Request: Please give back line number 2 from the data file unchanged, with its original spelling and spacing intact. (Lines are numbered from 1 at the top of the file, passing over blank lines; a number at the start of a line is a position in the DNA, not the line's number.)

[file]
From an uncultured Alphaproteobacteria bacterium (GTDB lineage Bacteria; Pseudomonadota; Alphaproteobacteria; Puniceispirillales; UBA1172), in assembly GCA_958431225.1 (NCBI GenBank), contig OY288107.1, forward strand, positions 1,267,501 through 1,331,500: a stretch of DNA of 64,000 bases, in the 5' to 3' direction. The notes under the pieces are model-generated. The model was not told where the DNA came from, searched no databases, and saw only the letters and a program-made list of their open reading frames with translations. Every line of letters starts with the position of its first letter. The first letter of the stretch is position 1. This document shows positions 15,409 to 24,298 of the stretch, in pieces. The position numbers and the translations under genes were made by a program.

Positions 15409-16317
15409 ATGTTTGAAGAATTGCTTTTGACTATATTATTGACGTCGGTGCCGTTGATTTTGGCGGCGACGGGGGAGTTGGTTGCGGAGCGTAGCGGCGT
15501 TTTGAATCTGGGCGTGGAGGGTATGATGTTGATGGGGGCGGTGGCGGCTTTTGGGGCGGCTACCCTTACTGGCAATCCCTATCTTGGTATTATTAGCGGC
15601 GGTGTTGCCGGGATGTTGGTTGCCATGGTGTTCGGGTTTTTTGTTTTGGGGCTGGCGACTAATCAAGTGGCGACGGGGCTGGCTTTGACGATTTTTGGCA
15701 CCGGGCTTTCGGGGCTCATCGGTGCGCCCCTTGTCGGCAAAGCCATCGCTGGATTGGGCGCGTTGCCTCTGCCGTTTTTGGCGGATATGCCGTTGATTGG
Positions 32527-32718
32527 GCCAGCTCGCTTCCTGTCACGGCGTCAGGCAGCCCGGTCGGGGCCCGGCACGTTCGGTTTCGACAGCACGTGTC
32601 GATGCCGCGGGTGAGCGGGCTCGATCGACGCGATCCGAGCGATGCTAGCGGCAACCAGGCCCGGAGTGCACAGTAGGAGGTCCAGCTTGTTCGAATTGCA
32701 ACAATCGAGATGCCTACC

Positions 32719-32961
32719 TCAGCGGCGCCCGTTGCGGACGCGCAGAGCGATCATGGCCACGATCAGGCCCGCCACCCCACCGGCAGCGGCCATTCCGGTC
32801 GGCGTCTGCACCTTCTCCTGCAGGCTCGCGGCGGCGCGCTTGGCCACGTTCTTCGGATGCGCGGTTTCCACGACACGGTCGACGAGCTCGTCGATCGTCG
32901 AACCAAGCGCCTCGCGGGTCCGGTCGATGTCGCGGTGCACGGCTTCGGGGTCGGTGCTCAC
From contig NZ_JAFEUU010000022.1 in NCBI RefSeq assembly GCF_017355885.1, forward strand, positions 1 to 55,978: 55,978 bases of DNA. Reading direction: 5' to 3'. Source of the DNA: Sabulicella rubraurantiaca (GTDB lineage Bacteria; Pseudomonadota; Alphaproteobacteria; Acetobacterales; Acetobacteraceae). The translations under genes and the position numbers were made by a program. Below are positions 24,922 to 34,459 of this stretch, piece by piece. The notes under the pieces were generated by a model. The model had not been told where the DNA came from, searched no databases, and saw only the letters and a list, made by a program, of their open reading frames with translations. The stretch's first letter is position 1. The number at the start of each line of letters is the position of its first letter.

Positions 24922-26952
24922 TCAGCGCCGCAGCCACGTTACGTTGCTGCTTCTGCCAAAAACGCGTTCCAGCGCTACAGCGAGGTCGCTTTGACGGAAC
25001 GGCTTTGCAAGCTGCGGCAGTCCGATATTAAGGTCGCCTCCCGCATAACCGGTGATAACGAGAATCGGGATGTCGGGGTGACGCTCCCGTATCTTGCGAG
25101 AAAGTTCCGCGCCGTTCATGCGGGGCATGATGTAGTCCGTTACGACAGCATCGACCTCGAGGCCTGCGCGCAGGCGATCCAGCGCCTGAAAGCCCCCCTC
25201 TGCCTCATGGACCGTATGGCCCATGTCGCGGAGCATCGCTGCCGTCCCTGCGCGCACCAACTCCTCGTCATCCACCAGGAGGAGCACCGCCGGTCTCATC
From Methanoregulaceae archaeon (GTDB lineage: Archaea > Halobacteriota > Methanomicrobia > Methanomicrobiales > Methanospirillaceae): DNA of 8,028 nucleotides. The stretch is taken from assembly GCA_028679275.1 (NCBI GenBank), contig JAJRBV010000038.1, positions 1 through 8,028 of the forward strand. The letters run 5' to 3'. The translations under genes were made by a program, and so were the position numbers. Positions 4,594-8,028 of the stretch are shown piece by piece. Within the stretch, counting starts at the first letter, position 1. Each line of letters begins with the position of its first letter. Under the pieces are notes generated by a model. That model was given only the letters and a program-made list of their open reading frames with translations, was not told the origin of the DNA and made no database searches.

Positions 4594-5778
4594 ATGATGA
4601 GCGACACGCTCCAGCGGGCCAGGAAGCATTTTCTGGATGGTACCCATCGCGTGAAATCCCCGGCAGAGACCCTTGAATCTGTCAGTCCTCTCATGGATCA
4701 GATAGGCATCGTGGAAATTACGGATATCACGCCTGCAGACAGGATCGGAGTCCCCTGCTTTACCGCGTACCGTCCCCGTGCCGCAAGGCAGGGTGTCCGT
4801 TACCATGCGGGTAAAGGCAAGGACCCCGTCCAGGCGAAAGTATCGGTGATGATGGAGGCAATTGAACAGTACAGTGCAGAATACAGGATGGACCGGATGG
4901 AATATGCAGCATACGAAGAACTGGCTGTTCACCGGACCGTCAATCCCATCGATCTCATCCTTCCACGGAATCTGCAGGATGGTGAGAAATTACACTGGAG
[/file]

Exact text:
Positions 15409-16317